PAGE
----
Our nation. Right now I don’t even want to claim Afghanistan as my own. My heart feels tired. My heart feels helpless. How long can we love a place that burns in rage? How long are we supposed to persevere, and fight through it? Jamshid was my hope for Afghanistan, and now he’s gone.

I am so disappointed. My heart is broken into pieces. I wish I could hug Jammy one more time. I wish I kept in touch with him more. I miss the boy who was my little brother, who painted my room and came with me to In-N-Out, who played with my nephews and spoke politics with my parents, who loved my sister like she was his own mother.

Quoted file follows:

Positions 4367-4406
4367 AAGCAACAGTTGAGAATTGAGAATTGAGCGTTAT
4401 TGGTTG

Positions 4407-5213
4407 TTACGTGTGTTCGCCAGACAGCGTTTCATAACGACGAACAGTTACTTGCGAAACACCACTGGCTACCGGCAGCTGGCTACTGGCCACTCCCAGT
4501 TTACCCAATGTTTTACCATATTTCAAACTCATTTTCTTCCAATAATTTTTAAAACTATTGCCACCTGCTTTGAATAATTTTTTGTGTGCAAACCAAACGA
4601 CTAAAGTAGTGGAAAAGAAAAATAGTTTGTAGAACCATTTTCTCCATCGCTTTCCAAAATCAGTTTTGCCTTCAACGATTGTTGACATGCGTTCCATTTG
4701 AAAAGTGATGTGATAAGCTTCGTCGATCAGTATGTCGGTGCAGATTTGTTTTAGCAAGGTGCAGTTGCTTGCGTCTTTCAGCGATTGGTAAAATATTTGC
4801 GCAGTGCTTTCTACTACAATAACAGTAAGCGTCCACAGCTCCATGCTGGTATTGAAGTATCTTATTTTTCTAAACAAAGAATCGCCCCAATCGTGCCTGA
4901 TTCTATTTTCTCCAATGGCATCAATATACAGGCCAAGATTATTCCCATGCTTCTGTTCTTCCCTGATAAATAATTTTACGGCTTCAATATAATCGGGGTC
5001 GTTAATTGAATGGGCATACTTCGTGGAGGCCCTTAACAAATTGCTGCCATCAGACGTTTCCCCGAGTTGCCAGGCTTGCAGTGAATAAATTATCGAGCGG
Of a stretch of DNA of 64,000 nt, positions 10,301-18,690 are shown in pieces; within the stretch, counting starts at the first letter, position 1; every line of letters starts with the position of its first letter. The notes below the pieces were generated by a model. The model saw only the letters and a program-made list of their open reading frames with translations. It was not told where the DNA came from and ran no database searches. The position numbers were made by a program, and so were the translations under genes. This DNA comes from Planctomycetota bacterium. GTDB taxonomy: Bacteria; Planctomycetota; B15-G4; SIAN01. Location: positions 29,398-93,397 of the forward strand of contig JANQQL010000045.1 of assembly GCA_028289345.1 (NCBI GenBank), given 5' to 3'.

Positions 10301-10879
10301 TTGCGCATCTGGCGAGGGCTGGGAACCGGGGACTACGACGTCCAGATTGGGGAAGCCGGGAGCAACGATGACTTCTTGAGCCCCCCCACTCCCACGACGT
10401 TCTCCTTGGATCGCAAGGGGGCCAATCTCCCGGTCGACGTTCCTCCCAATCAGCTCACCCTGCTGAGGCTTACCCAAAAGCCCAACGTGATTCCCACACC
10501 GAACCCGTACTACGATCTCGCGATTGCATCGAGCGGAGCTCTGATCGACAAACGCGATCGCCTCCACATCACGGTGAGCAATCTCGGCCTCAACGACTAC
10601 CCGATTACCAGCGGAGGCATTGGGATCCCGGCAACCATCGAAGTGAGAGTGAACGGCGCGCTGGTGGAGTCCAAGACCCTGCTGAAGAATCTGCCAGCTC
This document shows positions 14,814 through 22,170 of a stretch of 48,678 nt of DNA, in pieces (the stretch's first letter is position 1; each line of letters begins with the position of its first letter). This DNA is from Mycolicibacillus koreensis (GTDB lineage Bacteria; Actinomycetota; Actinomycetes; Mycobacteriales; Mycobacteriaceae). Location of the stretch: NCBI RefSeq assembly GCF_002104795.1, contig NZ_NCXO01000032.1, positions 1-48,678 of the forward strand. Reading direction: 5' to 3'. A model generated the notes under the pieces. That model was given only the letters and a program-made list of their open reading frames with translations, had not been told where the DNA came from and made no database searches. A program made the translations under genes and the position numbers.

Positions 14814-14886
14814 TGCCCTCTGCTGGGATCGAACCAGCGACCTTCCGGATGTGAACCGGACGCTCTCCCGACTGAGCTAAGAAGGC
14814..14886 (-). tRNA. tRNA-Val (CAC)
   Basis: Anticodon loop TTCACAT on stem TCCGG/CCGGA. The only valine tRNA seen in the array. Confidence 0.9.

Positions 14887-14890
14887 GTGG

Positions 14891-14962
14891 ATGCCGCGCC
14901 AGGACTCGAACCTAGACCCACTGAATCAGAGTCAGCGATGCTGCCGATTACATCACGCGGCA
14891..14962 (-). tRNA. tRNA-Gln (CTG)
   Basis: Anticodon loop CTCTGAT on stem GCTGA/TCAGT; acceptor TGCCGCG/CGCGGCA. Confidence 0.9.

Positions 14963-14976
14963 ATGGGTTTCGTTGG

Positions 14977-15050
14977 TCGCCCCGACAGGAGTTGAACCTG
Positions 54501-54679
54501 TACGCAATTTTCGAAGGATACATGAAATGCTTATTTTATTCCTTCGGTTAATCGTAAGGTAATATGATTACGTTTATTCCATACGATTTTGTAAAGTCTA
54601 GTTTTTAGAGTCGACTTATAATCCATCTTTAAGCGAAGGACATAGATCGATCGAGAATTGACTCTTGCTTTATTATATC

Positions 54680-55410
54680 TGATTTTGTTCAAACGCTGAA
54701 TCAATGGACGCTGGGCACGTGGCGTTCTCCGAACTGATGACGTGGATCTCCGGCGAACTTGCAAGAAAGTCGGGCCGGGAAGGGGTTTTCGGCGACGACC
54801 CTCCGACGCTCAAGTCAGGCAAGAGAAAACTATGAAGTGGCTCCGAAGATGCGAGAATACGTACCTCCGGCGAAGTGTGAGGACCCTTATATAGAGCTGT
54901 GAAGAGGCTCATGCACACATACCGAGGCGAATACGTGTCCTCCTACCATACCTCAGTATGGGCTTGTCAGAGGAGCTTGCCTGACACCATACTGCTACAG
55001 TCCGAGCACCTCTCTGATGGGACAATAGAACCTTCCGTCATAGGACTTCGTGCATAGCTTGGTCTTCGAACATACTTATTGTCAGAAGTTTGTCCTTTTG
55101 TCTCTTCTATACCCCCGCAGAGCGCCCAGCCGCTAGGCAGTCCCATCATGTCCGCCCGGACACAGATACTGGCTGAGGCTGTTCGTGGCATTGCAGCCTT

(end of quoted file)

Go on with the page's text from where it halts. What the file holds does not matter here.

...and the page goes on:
I’m tired and I want to rest, but because Jamshid believed in a free Afghanistan, I can’t let his death be in vain. Those of us who lost him knew how much he believed. We have to believe too, for his sake. We have to believe that every Afghan in our motherland has the right to self-determine. That children have the right to wake up to birds and not bombs. That every mother who births an Afghan does not do so just to bury them after. We will create a free Afghanistan. Insurgents and terrorists are cowards and will receive their punishment for selfishly taking away our children. But Jamshid believed in a free Afghanistan. Jamshid loved Afghanistan from the bottom of his heart and with the fire from his soul. Because we love Jamshid, we will continue the fight with him in spirit. Jamshid fought his whole life, he fought more diligently than 12,000 soldiers. With pride and with him in mind, body, and soul, we will continue where he left off, and he will remain in our hearts until we meet him again.